Emptiness. A Practical Guide for Meditators. A book review

Emptiness. A Practical Guide for Meditators

Guy Armstrong

Wisdom Publications

310 Pages.


ISBN 978-1-61429-363-7

(Support your local bookshop. Simply provide the ISBN number to order or go to online bookshops)

What on earth does Emptiness mean?

Dedicated Buddhist practitioners often find themselves struggling to make sense of Emptiness. It would seem like an indispensable concept, if one is to understand the ultimate truth of the Buddha’s teachings. The Buddha certainly gave teachings on Emptiness, but he certainly never made Emptiness the essence of the teachings. He pointed out in various ways that everything arises, changes and passes, due to causes and conditions. Every ‘thing’ is empty of its own existence. empty of any substance, essence or soul. Emptiness does not have its own existence.

Frankly, it is unarguable.

I assume the Buddha appreciated the challenge for meditators to arrive at a deep understanding of Emptiness. Amidst the 10,000 discourses of the Buddha, ranging from a few lines to several pages of text, readers will only find around 20 discourses which directly mention Emptiness (sunyatta).

The word ‘Emptiness’ gained a major significance in the Buddhist tradition through the in-depth analysis of Nagarjuna, the second century Buddhist monk-sage who explored dependent arising. He showed the emptiness of clinging to any standpoint whatsoever. He surmised that that the reification of views about any ‘thing’ generated problems, whether views were held tightly or lightly.

The teachings of Emptiness can fly over the head for many. Such teachings can appear incomprehensible. Others arrive at a mental grasping of ’emptiness’ but simply cannot perceive its relevance and application into the daily life.

The book will have an appeal for those who attend regularly intensive silent retreats lasting a week or longer. As a senior Dharma teacher in the West, Guy Armstrong employs a language of explanation regularly adopted in his much-loved retreats. This means that the book adopts a pragmatic approach with experience and insight as a priority on the nature of Emptiness.  Occasionally, he draws on the wisdom of Buddhist teachers, past and present.

Titles of the chapters include: the world is empty of self, what is real?, the five aggregates are not self, bearing emptiness, abiding in emptiness, the middle way, sunlight and empty space, compassion comes from emptiness.

There are meditators who love to enquire into Emptiness. They love such teachings and reflections; they find immense benefits in various realisations of Emptiness in their daily life. These find themselves growing into an understanding of emptiness, whether sudden or gradual. They may start off bemused, lost in an abstract analysis and treat emptiness as metaphysics, theoretical and exceptionally abstract. Yet their patience with the ability to listen, reflect and explore emptiness deepens the understanding. This approach can transform the so-called theoretical viewpoint into a meaningful wisdom.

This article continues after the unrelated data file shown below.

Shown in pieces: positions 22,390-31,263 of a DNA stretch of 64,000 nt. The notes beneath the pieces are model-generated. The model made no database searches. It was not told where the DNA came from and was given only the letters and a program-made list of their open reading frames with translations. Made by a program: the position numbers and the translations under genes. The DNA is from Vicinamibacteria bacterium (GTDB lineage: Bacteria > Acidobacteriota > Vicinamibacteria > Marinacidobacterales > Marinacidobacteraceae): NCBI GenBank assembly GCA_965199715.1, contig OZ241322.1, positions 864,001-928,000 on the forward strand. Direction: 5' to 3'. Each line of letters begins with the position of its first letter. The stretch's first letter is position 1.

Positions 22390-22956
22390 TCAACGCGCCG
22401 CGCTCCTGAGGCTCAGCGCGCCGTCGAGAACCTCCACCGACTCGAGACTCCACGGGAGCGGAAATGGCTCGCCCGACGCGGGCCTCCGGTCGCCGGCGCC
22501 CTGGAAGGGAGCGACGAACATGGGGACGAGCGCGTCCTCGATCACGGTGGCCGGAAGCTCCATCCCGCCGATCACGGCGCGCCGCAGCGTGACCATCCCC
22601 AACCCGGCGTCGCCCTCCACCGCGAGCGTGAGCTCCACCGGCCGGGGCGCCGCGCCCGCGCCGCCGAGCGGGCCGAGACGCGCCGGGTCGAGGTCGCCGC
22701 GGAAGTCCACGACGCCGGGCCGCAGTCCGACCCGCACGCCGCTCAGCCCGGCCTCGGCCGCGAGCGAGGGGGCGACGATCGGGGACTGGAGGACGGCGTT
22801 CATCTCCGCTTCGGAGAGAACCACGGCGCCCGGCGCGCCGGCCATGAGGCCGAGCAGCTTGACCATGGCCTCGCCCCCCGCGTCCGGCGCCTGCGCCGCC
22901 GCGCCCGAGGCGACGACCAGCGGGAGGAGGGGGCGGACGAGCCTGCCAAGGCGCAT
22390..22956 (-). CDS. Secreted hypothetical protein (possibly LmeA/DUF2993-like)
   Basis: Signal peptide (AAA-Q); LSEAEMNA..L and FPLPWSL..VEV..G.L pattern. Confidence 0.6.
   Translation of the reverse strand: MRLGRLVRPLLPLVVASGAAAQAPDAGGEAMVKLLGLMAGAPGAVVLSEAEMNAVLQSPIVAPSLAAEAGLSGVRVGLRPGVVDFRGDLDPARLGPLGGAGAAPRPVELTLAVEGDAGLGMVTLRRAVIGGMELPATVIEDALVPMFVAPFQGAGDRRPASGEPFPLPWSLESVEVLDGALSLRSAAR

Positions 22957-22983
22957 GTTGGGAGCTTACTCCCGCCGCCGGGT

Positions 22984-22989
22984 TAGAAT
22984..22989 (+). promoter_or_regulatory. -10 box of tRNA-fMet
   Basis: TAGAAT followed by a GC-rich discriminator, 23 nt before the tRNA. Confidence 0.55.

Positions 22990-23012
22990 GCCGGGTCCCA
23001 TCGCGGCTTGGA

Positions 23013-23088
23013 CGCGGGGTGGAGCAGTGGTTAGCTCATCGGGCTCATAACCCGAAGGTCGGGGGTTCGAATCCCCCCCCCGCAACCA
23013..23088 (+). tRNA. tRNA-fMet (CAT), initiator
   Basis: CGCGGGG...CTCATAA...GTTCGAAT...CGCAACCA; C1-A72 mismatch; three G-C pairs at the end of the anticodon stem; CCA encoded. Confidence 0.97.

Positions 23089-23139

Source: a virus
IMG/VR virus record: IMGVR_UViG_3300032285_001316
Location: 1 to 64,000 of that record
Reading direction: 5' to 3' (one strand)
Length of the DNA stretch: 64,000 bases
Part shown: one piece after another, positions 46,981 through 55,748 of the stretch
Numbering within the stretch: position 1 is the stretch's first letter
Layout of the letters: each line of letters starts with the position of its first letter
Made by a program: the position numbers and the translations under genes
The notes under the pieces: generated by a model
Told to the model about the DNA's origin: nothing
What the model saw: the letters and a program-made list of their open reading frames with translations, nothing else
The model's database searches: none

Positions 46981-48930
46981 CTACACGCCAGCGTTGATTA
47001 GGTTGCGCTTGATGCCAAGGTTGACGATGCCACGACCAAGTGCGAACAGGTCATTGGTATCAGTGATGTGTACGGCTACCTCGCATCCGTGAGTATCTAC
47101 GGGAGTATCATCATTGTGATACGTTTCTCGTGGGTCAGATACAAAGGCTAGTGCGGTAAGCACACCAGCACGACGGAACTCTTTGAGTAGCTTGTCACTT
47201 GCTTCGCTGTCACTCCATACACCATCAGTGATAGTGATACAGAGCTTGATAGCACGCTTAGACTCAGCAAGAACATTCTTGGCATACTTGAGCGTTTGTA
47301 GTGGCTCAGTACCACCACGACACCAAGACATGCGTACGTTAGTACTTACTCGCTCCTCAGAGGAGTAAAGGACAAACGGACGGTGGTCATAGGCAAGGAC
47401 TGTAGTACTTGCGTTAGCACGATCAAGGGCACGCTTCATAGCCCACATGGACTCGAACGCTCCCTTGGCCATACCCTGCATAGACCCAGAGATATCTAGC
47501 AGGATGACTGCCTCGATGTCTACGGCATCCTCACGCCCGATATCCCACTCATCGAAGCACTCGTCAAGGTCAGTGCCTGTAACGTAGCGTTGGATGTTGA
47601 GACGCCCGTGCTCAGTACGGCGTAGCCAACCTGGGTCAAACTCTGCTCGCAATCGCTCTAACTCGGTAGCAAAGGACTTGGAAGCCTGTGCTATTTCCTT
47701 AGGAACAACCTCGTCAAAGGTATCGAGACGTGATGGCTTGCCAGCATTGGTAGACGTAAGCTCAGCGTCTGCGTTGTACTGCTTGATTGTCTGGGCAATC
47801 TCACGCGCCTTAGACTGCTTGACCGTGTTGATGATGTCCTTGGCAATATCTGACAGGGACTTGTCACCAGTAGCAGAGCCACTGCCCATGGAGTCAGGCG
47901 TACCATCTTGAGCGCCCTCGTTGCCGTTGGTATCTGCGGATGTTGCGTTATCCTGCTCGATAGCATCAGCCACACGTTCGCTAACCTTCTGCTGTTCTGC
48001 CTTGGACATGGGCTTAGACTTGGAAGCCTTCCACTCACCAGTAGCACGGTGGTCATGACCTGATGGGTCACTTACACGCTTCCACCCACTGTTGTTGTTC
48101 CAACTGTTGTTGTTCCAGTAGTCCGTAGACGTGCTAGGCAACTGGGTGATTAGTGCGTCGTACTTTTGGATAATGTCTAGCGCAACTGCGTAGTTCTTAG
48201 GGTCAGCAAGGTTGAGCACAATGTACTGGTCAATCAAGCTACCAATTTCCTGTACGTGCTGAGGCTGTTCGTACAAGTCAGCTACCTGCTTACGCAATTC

This book makes an important contribution to the understanding of Emptiness.

Wisely, the Buddha pointed to a full range of concepts that may trigger a deep response liberating and insightful. These concepts include truth, the infinite, liberation, the immeasurable and the cessation of suffering. We do not have to rely upon realisation of Emptiness for liberation and enlightened life. If we had to, it would give Emptiness a substantial self-importance.

A genuinely liberated, happy and conscious human being may have no comprehension of emptiness. Such people prefer a different language or an absence of language.

Emptiness is written with dedicated meditators in mind, who are familiar with classical retreats emphasising calm and insight. Drawing upon his wealth of experience, Guy explores the theme to bring readers to a much deeper appreciation of the application of emptiness.

Guy offers from the very beginning reminders of the challenge of the enquiry into emptiness. He takes a statement of the Buddha at the beginning of the book. The Buddha stated that the teachings of emptiness are “deep, deep in meaning, supermundane,” which need to be “studied and mastered. You should train yourselves.” The book stays true to this principle offering a skilled communication to readers from one chapter to the next.

Guy introduces each chapter with a quotation from a spiritual master. For example, chapter 3 quotes Sri Nisargadatta Maharaj, the 20th century teacher from Mumbai, India, who stated: “The world is in you, not you in the world.”

From the standpoint of emptiness, it is not the truth that the world is in us but another way of looking at reality. Such different views born from experience show the relativity of our usual conditioned way of looking,such as ‘I live in the world. ‘We are not in the world. The world is not in us. We are not separate from the world. We are not one with the world. No perception, no view is ultimately true. It is a view.

Guy’s book encourages us to expand our whole sense of everything, so that there is a knowing of the emptiness of clinging to a experience, standpoint, issue, or identity.

A solid and very worthwhile read.

Guy kindly acknowledges on the opening page

the Buddha, Joseph Goldstein, Tsoknyi Rimpoche

and this wallah for pointing him towards Emptiness.

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